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September 21, 2018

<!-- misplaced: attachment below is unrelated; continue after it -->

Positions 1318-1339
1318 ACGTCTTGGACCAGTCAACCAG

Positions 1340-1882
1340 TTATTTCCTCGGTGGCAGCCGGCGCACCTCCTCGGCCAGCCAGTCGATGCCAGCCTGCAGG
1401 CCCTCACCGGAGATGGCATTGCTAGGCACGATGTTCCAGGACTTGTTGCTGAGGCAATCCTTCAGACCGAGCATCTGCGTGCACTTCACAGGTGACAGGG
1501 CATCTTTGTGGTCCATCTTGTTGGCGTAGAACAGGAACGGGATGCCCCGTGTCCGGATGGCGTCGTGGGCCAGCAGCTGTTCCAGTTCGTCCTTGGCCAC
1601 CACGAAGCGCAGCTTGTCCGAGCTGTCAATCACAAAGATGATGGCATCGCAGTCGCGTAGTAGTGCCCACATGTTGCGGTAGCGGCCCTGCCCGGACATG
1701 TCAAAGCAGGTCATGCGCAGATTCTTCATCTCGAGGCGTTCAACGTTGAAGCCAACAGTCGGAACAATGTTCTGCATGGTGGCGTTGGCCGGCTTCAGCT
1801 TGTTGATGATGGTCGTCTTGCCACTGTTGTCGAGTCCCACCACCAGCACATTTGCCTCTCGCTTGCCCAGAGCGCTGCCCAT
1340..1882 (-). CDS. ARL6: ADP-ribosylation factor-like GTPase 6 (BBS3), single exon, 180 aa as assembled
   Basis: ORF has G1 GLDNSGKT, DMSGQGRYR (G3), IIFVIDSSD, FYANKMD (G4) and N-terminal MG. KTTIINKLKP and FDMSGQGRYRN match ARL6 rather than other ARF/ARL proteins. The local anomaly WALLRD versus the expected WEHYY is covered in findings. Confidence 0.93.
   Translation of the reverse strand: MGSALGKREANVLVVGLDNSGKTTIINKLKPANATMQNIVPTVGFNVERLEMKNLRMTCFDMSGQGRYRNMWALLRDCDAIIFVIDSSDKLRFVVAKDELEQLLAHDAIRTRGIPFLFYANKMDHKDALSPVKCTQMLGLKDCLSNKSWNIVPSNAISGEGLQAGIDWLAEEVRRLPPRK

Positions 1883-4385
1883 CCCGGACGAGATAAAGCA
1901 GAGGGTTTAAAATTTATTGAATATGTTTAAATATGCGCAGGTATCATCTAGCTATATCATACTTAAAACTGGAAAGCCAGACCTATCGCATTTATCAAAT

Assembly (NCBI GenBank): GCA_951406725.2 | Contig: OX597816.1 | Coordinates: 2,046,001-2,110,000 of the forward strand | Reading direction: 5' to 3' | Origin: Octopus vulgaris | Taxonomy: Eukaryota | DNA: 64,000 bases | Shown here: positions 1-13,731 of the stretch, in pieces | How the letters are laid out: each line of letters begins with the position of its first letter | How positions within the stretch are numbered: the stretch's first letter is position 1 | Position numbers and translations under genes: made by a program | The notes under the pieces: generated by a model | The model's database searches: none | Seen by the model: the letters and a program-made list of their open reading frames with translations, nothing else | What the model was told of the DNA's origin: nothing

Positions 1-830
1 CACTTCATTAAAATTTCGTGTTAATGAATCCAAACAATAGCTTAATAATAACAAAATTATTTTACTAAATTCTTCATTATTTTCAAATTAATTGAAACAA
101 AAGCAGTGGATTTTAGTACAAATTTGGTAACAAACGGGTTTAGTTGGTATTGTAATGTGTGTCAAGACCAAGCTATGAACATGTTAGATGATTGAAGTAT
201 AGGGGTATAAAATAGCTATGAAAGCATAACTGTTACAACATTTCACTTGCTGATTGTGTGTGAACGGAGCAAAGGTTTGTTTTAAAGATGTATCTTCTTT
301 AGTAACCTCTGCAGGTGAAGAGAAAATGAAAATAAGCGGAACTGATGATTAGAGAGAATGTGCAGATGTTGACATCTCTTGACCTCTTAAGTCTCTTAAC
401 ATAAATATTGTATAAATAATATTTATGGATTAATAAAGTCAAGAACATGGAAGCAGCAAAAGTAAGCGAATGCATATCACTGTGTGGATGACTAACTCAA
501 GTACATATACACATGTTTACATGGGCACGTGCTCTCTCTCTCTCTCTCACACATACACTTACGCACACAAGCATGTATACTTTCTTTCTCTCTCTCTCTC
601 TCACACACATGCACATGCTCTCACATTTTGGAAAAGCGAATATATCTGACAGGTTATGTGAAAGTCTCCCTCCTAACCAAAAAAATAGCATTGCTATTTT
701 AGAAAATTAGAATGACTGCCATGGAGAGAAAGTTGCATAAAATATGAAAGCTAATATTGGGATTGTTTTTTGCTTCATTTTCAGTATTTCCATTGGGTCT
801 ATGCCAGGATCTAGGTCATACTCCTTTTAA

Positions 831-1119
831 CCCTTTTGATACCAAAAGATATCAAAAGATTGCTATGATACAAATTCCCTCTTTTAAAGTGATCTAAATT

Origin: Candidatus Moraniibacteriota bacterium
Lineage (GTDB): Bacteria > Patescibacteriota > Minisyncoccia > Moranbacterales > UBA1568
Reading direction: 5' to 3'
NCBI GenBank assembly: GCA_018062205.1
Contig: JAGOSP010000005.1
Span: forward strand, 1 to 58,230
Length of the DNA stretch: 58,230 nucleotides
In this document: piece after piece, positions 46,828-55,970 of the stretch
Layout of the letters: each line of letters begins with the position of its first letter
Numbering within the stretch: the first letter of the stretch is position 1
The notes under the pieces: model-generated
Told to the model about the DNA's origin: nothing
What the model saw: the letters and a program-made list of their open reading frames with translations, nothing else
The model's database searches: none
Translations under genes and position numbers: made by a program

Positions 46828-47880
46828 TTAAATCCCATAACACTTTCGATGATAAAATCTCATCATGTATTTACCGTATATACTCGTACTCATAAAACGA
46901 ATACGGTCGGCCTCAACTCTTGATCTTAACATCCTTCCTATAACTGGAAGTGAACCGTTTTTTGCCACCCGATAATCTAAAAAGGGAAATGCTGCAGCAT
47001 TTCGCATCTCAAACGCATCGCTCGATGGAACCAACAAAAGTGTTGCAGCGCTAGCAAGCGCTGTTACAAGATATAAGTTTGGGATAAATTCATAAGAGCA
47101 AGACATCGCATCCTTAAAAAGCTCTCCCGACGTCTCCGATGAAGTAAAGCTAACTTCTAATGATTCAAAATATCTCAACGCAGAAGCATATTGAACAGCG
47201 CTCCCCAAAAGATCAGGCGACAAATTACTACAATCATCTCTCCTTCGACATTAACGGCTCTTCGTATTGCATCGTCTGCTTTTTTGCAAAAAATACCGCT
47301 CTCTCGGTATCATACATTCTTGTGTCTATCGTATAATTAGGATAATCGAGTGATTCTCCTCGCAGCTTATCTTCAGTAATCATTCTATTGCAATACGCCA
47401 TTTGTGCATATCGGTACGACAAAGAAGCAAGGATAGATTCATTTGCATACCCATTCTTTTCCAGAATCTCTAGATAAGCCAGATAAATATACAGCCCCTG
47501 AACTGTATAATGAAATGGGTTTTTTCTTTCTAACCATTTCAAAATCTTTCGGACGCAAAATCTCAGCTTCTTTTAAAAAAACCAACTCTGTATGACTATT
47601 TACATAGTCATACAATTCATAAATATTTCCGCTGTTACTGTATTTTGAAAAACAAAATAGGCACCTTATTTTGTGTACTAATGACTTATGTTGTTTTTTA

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PAGE 4A HERITAGE FLORIDA JEWISH NEWS, SEPTEMBER 21, 2018 By David Bornstein The 100 Hour Jew O0 or Every year my wife and I are invited to a spiritual awakening when you only come our cousin's house for a second day of Rosh to shul twice a year." Hashanah lunch. It's something we enjoy and I wish I had responded at the time both count on the good food, the camaraderie, lines came my way. I didn't. It took me awhile the interesting commentary on services, to figure out why they hit me wrong. This is Over the past two years friends have made what I realized: comments to me that stuck, though not First, while continuity is important, and for the intended reasons. Last year, as our young families are our future (they're the synagogue took the first steps into a new future of the world, pointedly and obviously), era, a friend told me that he would view the next generation is not the only one that the changes as a success based on the re- counts. In fact, we all count equally--young, sponse and membership of young families old, singles, couples without kids, alternative because, after all, young families are our families. The success of a synagogue can't be future. And this year, when I commented based solely on how young families respond on the meaning (or lack thereof) of services, to a new direction or change. That's one com- another friend said, "Well, you can't expect ponent. At the point a religious institution (or most institutions, for that matter) forget a constituency, they stand on a cliff teetering toward failure. And second, while a twice-a-year Jew shouldn't expect a spiritual rebirth when they attend High Holy Day services, we can all expect something. A nugget to gnaw on. A kernel of truth. A morsel of meaning. It's not too much to ask for a smidgeon of significance. And that's where I find myself, once again, in a titanic struggle with part of my being, part of what I'm told makes me a Jew. I'm a little bit more than a twice-a-year Jew. Not much, but a little. I attend services a few times a year besides Rosh Hashanah and Yom Kippur, usually for special events like a bar or bat mitzvah or a yahrzeit. Let's say that adds up to about 16 hours of attendance, High Holy Days included. I celebrate other holidays outside the synagogue--Chanukah and Pesach--so add on another 10 hours. We sporadically celebrate Shabbat. This makes me feel particularly guilty, since I grew up lighting candles every Friday night, and now we are lax in our commitment, but let's say we're good half the time. Another 25 hours. Then there are the funerals, the minyans, the fundraisers (yes, I think even fundraisers for important Jewish causes have religious sig- nificance, sometimes profoundly so). Add 20 hours. And I think about my Jewishness and my Judaism. I read current Jewish commentary. I write Jewish commentary (though some of you might argue that). And I ask myself who I am, what it means to be a Jew on a regular basis. Call it all 100 hours, give or take, ayear. That's not a lot. It is, however, enough for me to say that b eing a Jew is important, even central to my being. And because it is, I do expect to find meaning, to find spiritual sustenance, to find at least a tiny bit of inspiration from my studies, my shul, and my religious leaders. I discover meaning when I read, occasionally when I write, when I feel deeply, when I am awed by nature. But I struggle to find it in our services, when the Hebrew flies by without comprehension and I entertain myself by finding my place in the prayer book and successfully following along, when more than half the liturgy seems hell- bent on praising God for EVERYTHING, and that on that basis all will be good. I wonder what services would be like if we took out all praise of God and filled it with something else? If we didn't repeat the service multiple times? If we asked ourselves how we provide meaning and inspiration, even in the smallest ways, to as many people as we possibly can? That sounds like a path that might possibly turn a twice a year Jew, a 100 hour Jew, into something more: a modern Jew with a passion for their religious core. And that's the good word. Feel free to pass your thoughts and com- ments on to the Heritage, or email me at tlslons a By Charles Dunst with an unalloyed bigot like David Duke or Richard Spencer? NEW YORK (JTA)--Former presidents re- Several figures on the left appear to toler- centlyservedaseulogizers forArethaFranklin, ate and tacitly endorse the Nation of Islam the Queen of Soul, and U.S. Sen. JohnMcCain, leader--an ideological inconsistency that the "maverick." enables anti-Semitism to be tolerated even Barack Obama and George Bush spoke for when other forms of bias, including anti-black McCain, a former rival of both, while Bill Clin- racism, are roundly condemned. ton did the same for Franklin, who performed The Congressional Black Caucus still main- at his 1993 inauguration, rains ties with Farrakhan. According to The Neither funeral escaped controversy. Daily Caller, the caucus held a secret meeting Liberals quickly rebutted the notion that with him in 2005. Contacted recently, all 21 for all the high-minded rhetoric about bipar- current members of the caucus who met the tisanship, McCain's memorial represented minister in 2005 declined to denounce him. a rebuke of Donald Trump. Conservatives, Some, including Barbara Lee and Gregory and Jews ofvariouspolitical stripes, slammed Meeks, eventually did so. The popular fire- Clinton's willingness to share the stage with brand congresswoman Maxine Waters, who the anti-Semitic Louis Farrakhan, a guest of has long embraced Farrakhan and still does, the Franklin family, did not. Although his Nation of Islam has been There may be simple calculus in this: Politi- praised for promoting self-reliance and in- cians don't want to alienate constituents for stilling pride within the black community for whom Farrakhan is still a hero. And minority years, Farrakhan is a vicious anti-Semite, not groups, including the Jews, are reluctant to tomentionanti-LGBTQ.In1984hecalledAdolf take marching orders from the establish- Hitler a "very great man"; his now de-verified ment about whom they should and shouldn't Twitter profile is bannered with a pinned condemn. tweet in which he boasts of "Thoroughly and Yet for many progressives, and increasingly completely unmasking the Satanic Jew and the left at large, anti-Semitism is fundamen- the Synagogue of Satan." tally different from and less serious than Farrakhan at an event in February deemed anti-black racism or Islamophobia~ among Jews to be "the mother and father of apart- other forms of bias. heid" and "have control" over some agencies As I reported in early August, progressives of government. He argued that Jews have andliberalsfromMelissaHarris-PerrytoLinda induced black male homosexuality through Sarsour embrace a hierarchical definition the"weaponization"ofmarijuana, portraying of racism that places importance on power. Jewsasopponentsofblackmasculinity.Among According to this formula, only the power- those on hand were progressive Women's ful can be racist and powerful people cannot March leader Tamika Mallory, who refused have racism wielded against them. Within to apologize for her attendance or repudiate this paradigm, white-on-blackbias, due to the Farrakhan. power gap, is racism; black-on-Jew bias, anti- Clinton did not comment on sharing a Semitism, inwhichtheweakattackthestrong, stage with Farrakhan, although his daughter, becomes simple bias rather than racism. Chelsea, defended him on Twitter. After con- Without a power gap, anti-Semitism be- demningFarrakhan'santi-Semitism, Chelsea comes less concerning than anti-black and argued that "Aretha's family had every right other racism. to invite whomever they wanted to celebrate "The thing I'm always worried about in her life." the world is power, and how power is wielded But would the former president been as in ways that cause inequity," Harris-Perry, comfortable sharing a stage, if requested by the mourners of a similarly respected figure, Clinton on page 14A THE VIEWS EXPRESSED ON THIS PAGE ARE NOT NECESSARILY THE VIEWS OF HERITAGE MANAGEMENT. ~ ~ CENTRAL FLORIDA'S INDEPENDENT JEWISH VOICE ~ ~ ISSN 0199-0721 Winner of 46 Press Awards ~WISH NEWS HERITAGE Florida Jewish News (ISN 0199-0721) is published weekly for $37.95 per year to Florida ad- dresses ($46.95 for the rest of the U.S.) by HERITAGE Central Florida Jewish News, Inc 207 O'Brien Road, Suite 101, Fern Park, FL 32730. Periodicals postage paid at Fern Park and additional mailing offices. POSTMASTER: Send address changes and other correspondence to: HERITAGE, P.O. Box 300742, Fern Park, FL 32730. MAILING ADDRESS PHONE NUMBER P.O. Box 300742 (407) 834-8787 Fern Park, FL 32730 FAX (407) 831-0507 email: Editor/Publisher Jeffrey Gaeser Editor Emeritus Associate Editor News Editor Gene Stare Kim Fischer Christine DeSouza Society Editor Office Manager Gloria Yousha Paulette Alfonso Account Executives Kim Fischer * Marci Gaeser Contributing Columnists Jim Shipley Mel Pearlman David Bomstein * Ed Ziegler Production Department David Lehman * Gil Dombrosky JoyceGore By Jonathan S. Tobin (JNS)--When the Trump administration announced that itwas ending its funding of the United Nations Relief Works Agency (UNRWA) last week, the protests from the foreign-policy establishment were loud and anguished. As a New York Times op-ed that masqueraded as a news story sought to explain, UNRWA "mat- ters" because the experts say it does. UNRWA has perpetuated the refugee problem it was established to solve and has become one of the chief obstacles to peace. It has served to keep the 1948 refugees and their descendants in place as aweapon to use against Israel and to give hope to those who.wish to destroy it. But uttering these painfully obvious facts and drawing the proper conclusions from them is just something the "experts" about the Middle East don't do. They don't because doing so would be to admit that they've been wrong about the conflict for a very long time. Coming to grips with this means admitting what amounts to foreign-policy malpractice. That's an important point to remember this week as we commemorate a more recent but no less consequential act of folly: the 1993 Oslo Accords. The Oslo process was supposed to serve as a mechanism to end the conflict, and it was celebrated as the answer to the prayers of generations of Israelis who had known nothing but war since the day their state was born. The celebration on the White House Lawn as President Bill Clinton presided over a historic handshake between Israeli Prime Minister Yitzhak Rabin and Palestinian leader Yasser Arafat set offa period of euphoria among most Israelis and their foreign supporters. The formula by which Arafat and the terror- ists of the Palestine Liberation Organization were to be transformed into the responsible bureaucrats and peacemakers of the Palestin- ian Authority promised an end to violence and the war that Arabs had been waging on the Jews, as well as their return to their ancient homeland since the early 20th century. Rabin had a clear idea of what would hap- pen. There would be a border, he liked to say. On the one side would be Israel. On the other would be Arafat and his P.A which would fight Hamas and any other terrorists and, as Rabin never tired of pointing out, without interference from the Israeli Supreme Court and the human-rights groups that sought to hamper his security services. But Arafat had no intention of fighting ter- rorists. He was, in fact, fomenting, planning and paying for terrorism. All he had done was to sign a piece of paper and pocketed extensive Israeli concessions that set the Palestinians on the path to statehood. The foreign-policy experts--both in the United States and Is- rael-were wrong. But it took years before some of them would admit it, and even then they sought to evade blame for the slaughter that came in Oslo's wake by claiming that Israel hadn't been forthcoming enough. Later, with Clinton again there, Israeli Prime Minister Ehud Barak offered Arafat the independent state he wanted at Camp David in the summer of 2000, the Palestinian answer was still "no." Arafat answered the offer of peace with a terrorist war of attrition known as the Second Intifada, which cost the lives of more than 1,000 Israelis and many more Palestinians. That conflict literally blew up any remaining hope for peace in the minds of most Israelis. Subsequent refusals of even more generous of- fers that included almost all of the West Bank, Gaza and a share of Jerusalem brought the same response from Arafat's successor, Mah- moud Abbas. The Palestinians can complain about Israeli settlements, but a clear majority of Israel is understand that what they had done in 1993 was to trade land for more terror, not peace. That conclusion was reinforced in 2005 when Israeli Prime Minister Ariel Sharon withdrew from Gaza. That set in motion the chain of events that created an independent Palestinian terrorist state ruled by Hamas. These events convinced Israel's voters, who have elected Oslo skeptic Benjamin Netanyahu prime minister three times in the last decade, not to make the same mistake again. Yet that is exactly what some on the left, and especially among the experts who have decried Trump's decision to stop pretending as if the mistakes of the past never happened, want Israel to do. Just as some did 25 years ago, they seize on isolated pro-peace statements from Abbas that are continually contradicted by other statements--in addition to actions such as his continued incitement of hate, and subsidies and pensions for convicted terrorists and their families--that make it clear he has no more interest in actually signing another agreement than Hamas. Just like its Islamist rivals, the P.A. still won't recognize the le- gitimacy of a Jewish state, no matter where its borders might be drawn; to do so would effectively be an admission that the long war on Zionism is over. But the point of remembering the anniver- sary of Oslo is not just to think on those failed hopes or the lives lost to terror. It is to under- stand that thinking seriously about the last 25 years of history requires us to stop regarding the peace process as a kind of religious belief, rather than as a policy that can be proved or, as happened in this case, disproved by objec- tive facts and events. What is needed now is a willingness to dis- card the sort of conventional wisdom that led to Oslo in the first place. But while the same tired debates about the need to trade land for peace continue, what both Oslo skeptics and its supporters need to understand is that the arguments for this formula were a lot stronger before September 1993. Two states might someday provide a viable solution to the conflict, but only after the Palestinians finally do what Arafat and now Abbas, as well as Hamas, have continually refused to do: give up their long war against Zionism. Until then, we should mark this anniversary by giving up on the illusions that were paid for in blood and crushed hopes. Jonathan S. Tobin is editor in chief of JNS--Jewish News Syndicate. Follow him on Twitter at: @jonathans tobin.